I handed him the now nearly empty bag of pills, looked him straight in the eye, and told him “I warned you you couldn’t trust someone like me”. He looked at me in digust, and guided me back towards the desk, where his colleague was waiting for me. Within minutes, the room had started to spin, and I sat down where I was standing, and leant against the desk.
What happened next is blurry, so I’m presuming the pills had kicked in. I remember being put on a bed, and wheeled through to a cubicle. The next thing I know, I was looking into the face of a blonde woman, standing my the side of my bed. She was smiling at me and speaking, but I couldn’t hear what she was saying. The next thing I knew, I was looking to the other side of my bed. The woman had gone, and a man was stood there, dressed in black. I couldn’t see his face, but I could hear him talking. Soon after, he was gone too. I later discovered that the combination of meds I overdosed on causes hallucinations (So I wasn’t actually going mad after all…!).
At some point the ambulance man returned, and all I kept saying to him was “I’m so sorry, I’m so sorry”. I felt terrible that he might be punished for this. He told me it was too late, that the damage had already been done, that he would now have to explain to his wife and family why he couldn’t support them. I told him I would tell them it wasn’t his fault, but then I remember feeling terrible about it before drifting back out of consciousness again.
The next thing I remember is someone stroking my hand, saying “It’s okay, love, It’s okay, love”. I looked to the seat next to the bed and my friend Lea was sitting there, crying, and stroking my hand. (I will explain about Lea later – I love her very much but we had a very dangerous relationship as she also has BPD and is currently in a specialist centre up North. She always seemed to appear when I needed her the most, and this was one of those times).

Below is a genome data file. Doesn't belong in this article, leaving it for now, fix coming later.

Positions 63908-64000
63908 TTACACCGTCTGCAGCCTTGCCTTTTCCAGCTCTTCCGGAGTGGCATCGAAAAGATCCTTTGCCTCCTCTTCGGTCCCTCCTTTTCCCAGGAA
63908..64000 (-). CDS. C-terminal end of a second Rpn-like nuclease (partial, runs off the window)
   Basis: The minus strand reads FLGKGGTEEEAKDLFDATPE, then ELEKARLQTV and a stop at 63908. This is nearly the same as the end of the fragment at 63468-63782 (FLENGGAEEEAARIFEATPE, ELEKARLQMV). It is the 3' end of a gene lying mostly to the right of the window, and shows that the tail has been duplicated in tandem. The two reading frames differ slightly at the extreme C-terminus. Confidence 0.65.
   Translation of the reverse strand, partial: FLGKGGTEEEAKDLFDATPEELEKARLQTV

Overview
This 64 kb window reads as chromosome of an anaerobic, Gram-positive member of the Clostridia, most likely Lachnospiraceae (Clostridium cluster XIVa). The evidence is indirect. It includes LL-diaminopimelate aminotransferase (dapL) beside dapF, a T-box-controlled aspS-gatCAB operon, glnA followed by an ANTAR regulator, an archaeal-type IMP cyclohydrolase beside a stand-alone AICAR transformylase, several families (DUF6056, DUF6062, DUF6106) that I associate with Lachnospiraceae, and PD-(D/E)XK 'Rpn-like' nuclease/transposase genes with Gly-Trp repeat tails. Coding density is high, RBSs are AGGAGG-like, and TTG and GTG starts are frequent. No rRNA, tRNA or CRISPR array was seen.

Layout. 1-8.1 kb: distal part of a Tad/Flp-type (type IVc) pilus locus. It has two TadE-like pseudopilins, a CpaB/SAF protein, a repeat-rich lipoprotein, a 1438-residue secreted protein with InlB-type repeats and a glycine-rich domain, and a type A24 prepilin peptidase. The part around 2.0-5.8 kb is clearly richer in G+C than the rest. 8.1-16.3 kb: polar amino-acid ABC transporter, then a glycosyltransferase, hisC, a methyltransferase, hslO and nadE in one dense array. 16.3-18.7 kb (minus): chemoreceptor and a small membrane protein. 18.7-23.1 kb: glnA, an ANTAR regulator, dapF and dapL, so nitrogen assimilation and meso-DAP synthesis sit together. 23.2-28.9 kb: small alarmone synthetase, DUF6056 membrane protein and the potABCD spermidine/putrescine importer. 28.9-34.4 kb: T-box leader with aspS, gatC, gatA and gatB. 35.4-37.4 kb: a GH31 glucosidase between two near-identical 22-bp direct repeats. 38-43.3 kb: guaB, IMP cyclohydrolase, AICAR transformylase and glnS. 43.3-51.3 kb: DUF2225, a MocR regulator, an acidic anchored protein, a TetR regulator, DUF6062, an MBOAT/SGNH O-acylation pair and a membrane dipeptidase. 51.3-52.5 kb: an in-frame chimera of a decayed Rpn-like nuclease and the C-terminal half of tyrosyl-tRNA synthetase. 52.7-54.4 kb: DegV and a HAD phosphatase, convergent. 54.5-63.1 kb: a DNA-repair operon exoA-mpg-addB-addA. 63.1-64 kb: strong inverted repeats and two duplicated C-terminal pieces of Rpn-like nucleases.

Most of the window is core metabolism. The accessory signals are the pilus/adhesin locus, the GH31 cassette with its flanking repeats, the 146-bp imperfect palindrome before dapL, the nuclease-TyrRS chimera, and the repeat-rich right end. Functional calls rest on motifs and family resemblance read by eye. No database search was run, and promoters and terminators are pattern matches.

I drifted away again, and the next thing I know was feeling hands gripping my arms so hard that I cried out, and pulling me upwards off the bed. I wasn’t even conscious, let alone able to walk, but a nurse was shaking me, telling me I had to leave, and I was being discharged. Lea tried to tell him that I wasn’t well enough to leave but he insisted. He forced my shoes on my feet and pulled me up from the bed, where my knees buckled and I was left sitting on the floor.
Lea told me she would call her mum, and they would take me home. I had no phone, and nor did Lea (she didn’t have her own car as she was 17) so I stayed sitting on the floor, leaning against the bed, drifting in and out of consciousness while Lea went to use the payphone in reception to call her mum, who thankfully only lived 10 minutes away.
10 minutes later, she arrived, and they helped me to her car. It must have been around 3am, and I don’t really remember this, but Lea has filled me in. When we got back to their house, Lea undressed me and put me into some of her pajamas, and put me in her bed, and slept next to me, to make sure I didn’t pass out and choke, or stop breathing.
The next thing I know, I woke up to Lea’s mum running into the room. It was morning, and she said that the police were looking for me. Apparently, my Dad had arrived at the hospital at 8am, after finding out from my carer that I had been admitted, and the staff had told him at 3am I had discharged myself.
Thinking back, I am sure that the staff must have resented me for causing their co-worker to get into trouble. I am so grateful that Lea was there, as who knows what would have happened to me if they had forced me to leave the hospital, in that state, on my own.
The moral of the story is; it is very clear why sufferers of mental health conditions are reluctant to go to the hospital, where they are subject to prejudice, stigma and sometimes even abuse. Yes, this was an awful experience, but I was lucky enough to have someone there to take care of me. Other people haven’t been so lucky.
The bruises on my arms from being lifted up out of the bed and shaken